Since the commercial closure in 1992, spot shrimp abundance has slowly but steadily increased. In December 2008 the Alaska Board of Fisheries adopted a new management approach and built a plan to resume commercial shrimping around several conservation measures.
The first specifies that a minimum harvestable surplus of 110,000 lbs of spot shrimp be achieved before a commercial fishery can occur. Second, 40% of the harvestable surplus is to be allocated to the commercial fishery and 60% to the non commercial fisheries (sport, personal use, and subsistence). Third, the area open for commercial pot shrimp fishing is to rotate annually between three different areas (Areas 1, 2 and 3) so that no one area is under constant fishing pressure, however several areas popular with recreational shrimpers are off-limits to commercial vessels to minimize gear conflict between users. The fourth allows ADF&G to determine the number of shrimp pots a commercial vessel can operate based on the number of vessels registered to participate, estimated catch per unit effort (CPUE), and the magnitude of the guideline harvest level (GHL). Fifth, gear can only be operated between 8 am and 4 pm unless modified by emergency order. And sixth specifies that fishermen participating in the commercial shrimp pot fishery must call the managing ADF&G office in Cordova each time landing shrimp to report their harvest and call weekly to report log book information.
After being closed for more than 18 years the PWS commercial pot shrimp fishery opened once again in 2010 with a modest guideline harvest level of 55,000 lbs and a limit of 20 pots per vessel. Small beans compared to Southeast pot shrimp fisheries that cap harvest at about 800,000 pounds but none the less a respectable start. The exciting news created a stir in coastal communities around PWS including Anchorage, Cordova, and Valdez. As a result 155 vessels registered by the April 1 deadline of which 73 participated when the fishery opened on April 15th. Despite the buzz only 45,349 pounds of spot shrimp, worth about $193,000, was harvested leaving a small chunk of the GHL unharvested when the fishery closed by regulation on September 15th. The majority of harvesters are licensed to direct market their catch themselves selling fresh shrimp to the public at the dock and on street corners but a number of fishers also sell to a few larger canneries that supply local grocery stores and other markets.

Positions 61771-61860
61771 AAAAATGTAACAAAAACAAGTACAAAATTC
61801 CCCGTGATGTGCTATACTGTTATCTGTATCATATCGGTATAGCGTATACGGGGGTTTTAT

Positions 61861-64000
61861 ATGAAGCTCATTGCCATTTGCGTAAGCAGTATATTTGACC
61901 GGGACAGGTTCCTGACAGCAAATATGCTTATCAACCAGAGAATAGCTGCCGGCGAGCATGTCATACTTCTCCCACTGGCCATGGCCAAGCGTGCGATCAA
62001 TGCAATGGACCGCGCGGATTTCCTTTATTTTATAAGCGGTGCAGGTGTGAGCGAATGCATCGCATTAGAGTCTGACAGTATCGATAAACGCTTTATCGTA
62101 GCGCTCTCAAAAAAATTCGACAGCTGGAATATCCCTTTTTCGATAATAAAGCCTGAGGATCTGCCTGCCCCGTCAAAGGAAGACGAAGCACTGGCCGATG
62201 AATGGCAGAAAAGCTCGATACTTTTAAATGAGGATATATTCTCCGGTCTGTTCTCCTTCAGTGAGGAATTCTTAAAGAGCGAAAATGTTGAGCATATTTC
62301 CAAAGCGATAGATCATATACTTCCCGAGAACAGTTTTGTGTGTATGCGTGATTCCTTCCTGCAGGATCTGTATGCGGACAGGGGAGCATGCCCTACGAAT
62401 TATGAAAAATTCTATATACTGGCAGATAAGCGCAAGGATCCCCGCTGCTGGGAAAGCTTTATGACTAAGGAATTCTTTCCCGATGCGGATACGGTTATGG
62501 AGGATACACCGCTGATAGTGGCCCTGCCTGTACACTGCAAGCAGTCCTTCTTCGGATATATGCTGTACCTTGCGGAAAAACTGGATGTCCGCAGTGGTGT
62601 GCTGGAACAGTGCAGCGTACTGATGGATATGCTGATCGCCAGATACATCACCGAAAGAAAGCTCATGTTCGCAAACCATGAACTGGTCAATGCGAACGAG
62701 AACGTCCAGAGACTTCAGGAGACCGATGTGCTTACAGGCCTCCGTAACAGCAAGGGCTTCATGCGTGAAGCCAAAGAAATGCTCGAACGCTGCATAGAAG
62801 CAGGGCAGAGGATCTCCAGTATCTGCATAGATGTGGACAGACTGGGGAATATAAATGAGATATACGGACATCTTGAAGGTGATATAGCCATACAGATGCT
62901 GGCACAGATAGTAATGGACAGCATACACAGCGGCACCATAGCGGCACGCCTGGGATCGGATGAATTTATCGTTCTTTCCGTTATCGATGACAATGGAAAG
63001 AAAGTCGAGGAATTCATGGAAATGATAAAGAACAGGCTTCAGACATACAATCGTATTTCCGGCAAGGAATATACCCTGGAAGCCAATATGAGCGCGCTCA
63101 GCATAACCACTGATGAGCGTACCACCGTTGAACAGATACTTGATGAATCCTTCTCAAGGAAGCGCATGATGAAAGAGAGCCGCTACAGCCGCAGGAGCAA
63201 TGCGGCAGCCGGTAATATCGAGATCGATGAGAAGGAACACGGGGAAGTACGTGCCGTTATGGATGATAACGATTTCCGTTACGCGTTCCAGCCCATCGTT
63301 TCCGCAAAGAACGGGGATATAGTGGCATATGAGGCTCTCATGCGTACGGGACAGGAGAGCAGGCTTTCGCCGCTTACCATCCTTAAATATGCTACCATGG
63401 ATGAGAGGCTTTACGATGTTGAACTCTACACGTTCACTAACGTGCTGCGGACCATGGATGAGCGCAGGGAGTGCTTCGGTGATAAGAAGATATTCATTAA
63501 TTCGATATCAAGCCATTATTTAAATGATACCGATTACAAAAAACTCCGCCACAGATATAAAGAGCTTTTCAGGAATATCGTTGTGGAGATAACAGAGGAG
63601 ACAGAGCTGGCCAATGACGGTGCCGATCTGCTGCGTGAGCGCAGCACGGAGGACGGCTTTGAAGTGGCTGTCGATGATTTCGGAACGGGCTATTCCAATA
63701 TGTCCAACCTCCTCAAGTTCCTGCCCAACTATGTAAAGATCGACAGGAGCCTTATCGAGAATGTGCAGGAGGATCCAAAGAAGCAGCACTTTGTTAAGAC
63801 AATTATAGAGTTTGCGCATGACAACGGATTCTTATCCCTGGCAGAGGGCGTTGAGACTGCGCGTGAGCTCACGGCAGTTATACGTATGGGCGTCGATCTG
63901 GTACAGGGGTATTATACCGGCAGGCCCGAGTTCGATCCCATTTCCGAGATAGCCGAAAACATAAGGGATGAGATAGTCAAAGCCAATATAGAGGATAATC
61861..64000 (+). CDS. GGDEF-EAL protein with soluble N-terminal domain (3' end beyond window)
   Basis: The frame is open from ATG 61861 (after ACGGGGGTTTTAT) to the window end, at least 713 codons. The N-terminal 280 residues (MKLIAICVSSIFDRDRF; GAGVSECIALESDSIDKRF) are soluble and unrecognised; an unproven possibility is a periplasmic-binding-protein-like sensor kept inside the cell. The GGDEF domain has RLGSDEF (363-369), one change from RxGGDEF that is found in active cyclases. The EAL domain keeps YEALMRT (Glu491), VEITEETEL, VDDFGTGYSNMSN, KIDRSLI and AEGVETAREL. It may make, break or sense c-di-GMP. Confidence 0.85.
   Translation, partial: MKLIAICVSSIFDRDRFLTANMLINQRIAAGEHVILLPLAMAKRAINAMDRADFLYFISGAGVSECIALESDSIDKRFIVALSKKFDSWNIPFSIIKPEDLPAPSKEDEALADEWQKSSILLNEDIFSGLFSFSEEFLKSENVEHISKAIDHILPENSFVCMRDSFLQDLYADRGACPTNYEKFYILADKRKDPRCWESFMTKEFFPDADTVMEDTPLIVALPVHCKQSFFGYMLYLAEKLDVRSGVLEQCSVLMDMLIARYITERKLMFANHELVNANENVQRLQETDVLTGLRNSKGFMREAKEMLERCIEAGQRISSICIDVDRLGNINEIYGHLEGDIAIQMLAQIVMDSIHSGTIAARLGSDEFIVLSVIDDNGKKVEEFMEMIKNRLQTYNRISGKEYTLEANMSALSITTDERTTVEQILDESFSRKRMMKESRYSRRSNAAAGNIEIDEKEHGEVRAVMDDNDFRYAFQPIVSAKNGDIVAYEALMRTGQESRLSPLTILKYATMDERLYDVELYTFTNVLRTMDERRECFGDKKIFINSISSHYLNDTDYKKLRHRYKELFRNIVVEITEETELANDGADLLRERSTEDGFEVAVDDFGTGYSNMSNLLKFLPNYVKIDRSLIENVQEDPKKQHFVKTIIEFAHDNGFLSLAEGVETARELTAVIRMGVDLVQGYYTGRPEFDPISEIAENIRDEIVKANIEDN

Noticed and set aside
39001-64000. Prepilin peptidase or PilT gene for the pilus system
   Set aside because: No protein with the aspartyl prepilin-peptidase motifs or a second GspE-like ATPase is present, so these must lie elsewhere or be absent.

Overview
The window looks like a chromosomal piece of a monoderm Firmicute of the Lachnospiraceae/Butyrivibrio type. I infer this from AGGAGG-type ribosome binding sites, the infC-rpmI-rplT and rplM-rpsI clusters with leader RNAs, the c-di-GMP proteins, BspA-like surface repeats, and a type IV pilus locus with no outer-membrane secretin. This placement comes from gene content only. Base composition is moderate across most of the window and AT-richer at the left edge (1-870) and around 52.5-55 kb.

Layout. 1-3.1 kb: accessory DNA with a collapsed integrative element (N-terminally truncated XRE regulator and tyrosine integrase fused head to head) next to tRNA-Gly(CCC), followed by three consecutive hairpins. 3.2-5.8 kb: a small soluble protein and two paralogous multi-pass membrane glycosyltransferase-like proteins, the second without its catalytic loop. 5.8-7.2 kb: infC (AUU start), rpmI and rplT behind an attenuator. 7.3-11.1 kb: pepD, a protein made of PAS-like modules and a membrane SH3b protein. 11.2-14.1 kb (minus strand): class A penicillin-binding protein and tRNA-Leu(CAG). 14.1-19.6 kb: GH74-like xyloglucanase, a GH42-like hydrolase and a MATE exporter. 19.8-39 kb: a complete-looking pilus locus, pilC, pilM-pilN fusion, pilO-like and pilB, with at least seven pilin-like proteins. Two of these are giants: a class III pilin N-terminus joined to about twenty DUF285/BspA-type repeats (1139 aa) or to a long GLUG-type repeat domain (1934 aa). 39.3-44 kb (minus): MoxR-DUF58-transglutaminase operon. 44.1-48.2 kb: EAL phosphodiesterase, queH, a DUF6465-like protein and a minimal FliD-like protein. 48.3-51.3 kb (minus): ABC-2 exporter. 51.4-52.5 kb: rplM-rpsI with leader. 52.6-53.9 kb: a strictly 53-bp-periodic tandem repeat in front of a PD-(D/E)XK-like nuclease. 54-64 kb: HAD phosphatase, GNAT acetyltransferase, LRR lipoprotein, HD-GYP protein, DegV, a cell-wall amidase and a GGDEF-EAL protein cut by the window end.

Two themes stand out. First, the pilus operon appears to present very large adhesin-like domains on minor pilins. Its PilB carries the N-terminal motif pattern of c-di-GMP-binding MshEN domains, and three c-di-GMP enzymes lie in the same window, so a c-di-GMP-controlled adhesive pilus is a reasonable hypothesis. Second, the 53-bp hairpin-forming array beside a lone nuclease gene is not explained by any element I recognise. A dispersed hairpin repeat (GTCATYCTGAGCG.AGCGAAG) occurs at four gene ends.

Since the recovery of the fishery in 2010 the lure of these tasty shellfish has continued to peak interest among the small recreational boating fleet out of Whittier as well as seasoned commercial fishers around the Sound. Although the song of the spot shrimp siren attracts greenhorns into the fishery each year, the number of registered participants and effort has decreased over the past two years as fuel and other expenses have gone up. Current management of the PWS pot shrimp fishery has been successful largely because of the ability to control the pace of the fishery with gear limits, fishing periods and hours of gear deployment, as well as the participants compliance with reporting requirements. And the exciting part according to Maria Wessel, PWS shellfish and groundfish area management biologist, is that she has every expectation that this will continue to be the case.
The PWS Area is an exclusive registration area for vessels fishing for shrimp with pot gear and a commissioner's permit is required. In order to participate fishermen must poses a current CFEC permit card and vessel license and have registered with ADF&G by 5 p.m. April 1. Contact the Cordova ADF&G office at (907) 424-3212 for more information.
In addition to the pot fishery, there is also a small shrimp trawl fishery in Prince William Sound that targets sidestripe prawns, another tasty species although smaller than their spotted cousins.
The good news is that with the rebound of commercial pot shrimping in PWS, there are more of these sustainably produced tasty shellfish on dinner plates all over Southcentral Alaska and beyond. Whether you like to set sail in the Sound and catch them yourself, buy them from one of the many licensed local commercial fishers, or order them as fancy fare at a restaurant there is one thing everyone can agree on. Shrimp are delicious.